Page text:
In 1997/98, Siemens’ investment in research and development decreased 65% over the previous year to £49.5 million. This explained Alan Wood, chief executive, at the company’s annual press lunch, was a consequence of the sale of Siemens Plessey Systems, a substantial investor in this area. On a like-for-like basis, Siemens’ investment in R&D declined by 9%.
He said that innovation was a primary driver for the company. To ensure it was a leader and not a follower in this increasingly competitive world it was committed to continuing investment in this area, albeit at a somewhat lower level than historically.
Siemens’ commitment to R&D can be placed in context when it is compared with investment in R&D by other organisations, Mr Wood continued. Siemens was placed 18th among all UK companies in the DTI’s 1998 R&D scoreboard, which was a significant commitment when you see the other companies listed.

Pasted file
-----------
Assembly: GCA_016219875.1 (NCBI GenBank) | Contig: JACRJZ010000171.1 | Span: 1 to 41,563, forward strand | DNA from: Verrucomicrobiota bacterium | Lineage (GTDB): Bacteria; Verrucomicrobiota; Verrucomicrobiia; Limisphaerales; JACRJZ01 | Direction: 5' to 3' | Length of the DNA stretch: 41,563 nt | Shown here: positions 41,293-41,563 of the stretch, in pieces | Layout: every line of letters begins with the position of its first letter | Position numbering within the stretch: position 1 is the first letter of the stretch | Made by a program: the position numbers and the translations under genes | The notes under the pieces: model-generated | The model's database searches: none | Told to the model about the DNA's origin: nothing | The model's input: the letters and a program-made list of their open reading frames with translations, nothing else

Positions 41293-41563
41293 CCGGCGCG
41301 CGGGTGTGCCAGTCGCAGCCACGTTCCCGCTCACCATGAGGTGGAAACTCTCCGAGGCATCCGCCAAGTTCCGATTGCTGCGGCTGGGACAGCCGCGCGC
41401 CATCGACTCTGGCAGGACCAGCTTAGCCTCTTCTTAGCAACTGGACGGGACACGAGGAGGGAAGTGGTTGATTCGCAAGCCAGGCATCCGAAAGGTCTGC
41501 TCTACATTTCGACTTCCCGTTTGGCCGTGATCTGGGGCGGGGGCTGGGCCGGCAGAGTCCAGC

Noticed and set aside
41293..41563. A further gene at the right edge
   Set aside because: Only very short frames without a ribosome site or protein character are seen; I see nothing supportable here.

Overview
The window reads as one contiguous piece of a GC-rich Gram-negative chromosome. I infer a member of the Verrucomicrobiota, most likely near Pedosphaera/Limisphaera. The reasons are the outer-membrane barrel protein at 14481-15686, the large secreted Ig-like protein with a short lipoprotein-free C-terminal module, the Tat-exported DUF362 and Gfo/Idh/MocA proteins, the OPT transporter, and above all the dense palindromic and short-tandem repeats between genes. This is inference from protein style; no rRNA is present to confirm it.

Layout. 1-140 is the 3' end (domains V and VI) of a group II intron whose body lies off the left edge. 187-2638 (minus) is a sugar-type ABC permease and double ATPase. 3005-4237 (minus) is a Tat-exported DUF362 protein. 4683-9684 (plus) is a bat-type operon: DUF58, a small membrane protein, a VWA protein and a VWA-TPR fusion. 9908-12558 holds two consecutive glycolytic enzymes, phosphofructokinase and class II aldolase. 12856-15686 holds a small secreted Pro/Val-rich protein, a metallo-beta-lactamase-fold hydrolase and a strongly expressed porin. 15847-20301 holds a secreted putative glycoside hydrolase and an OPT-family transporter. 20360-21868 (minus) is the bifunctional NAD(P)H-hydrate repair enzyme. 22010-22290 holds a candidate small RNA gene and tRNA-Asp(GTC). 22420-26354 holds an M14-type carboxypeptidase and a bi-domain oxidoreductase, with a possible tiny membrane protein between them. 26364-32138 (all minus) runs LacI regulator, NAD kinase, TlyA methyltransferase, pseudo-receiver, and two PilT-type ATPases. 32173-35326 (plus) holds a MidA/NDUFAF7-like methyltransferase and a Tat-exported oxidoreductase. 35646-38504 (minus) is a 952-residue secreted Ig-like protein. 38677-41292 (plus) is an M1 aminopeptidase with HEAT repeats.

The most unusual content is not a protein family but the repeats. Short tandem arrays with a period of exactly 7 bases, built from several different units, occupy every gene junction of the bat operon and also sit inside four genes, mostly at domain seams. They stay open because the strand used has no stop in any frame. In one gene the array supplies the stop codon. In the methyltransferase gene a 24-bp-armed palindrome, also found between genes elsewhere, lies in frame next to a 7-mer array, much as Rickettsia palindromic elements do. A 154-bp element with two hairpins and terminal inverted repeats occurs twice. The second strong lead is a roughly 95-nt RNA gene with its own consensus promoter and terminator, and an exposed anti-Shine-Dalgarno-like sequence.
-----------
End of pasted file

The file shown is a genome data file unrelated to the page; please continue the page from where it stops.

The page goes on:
Announcing the company’s performance for the fiscal year 1997/98 which showed a profit figure of £77 million, a 44% increase over last year, Mr Wood said, ‘The healthy trading environment Siemens plc enjoyed last year became more difficult in the course of the year which ended in September 1998. It will come as no surprise when I list among the key factors in this change the economic downturn in the Asian region. The recognition by the US that their own economy is no longer an island in the global marketplace confirms that the world is, indeed, a smaller place, and companies like Siemens must be competitive on truly global terms if they are to survive in this very demanding environment.’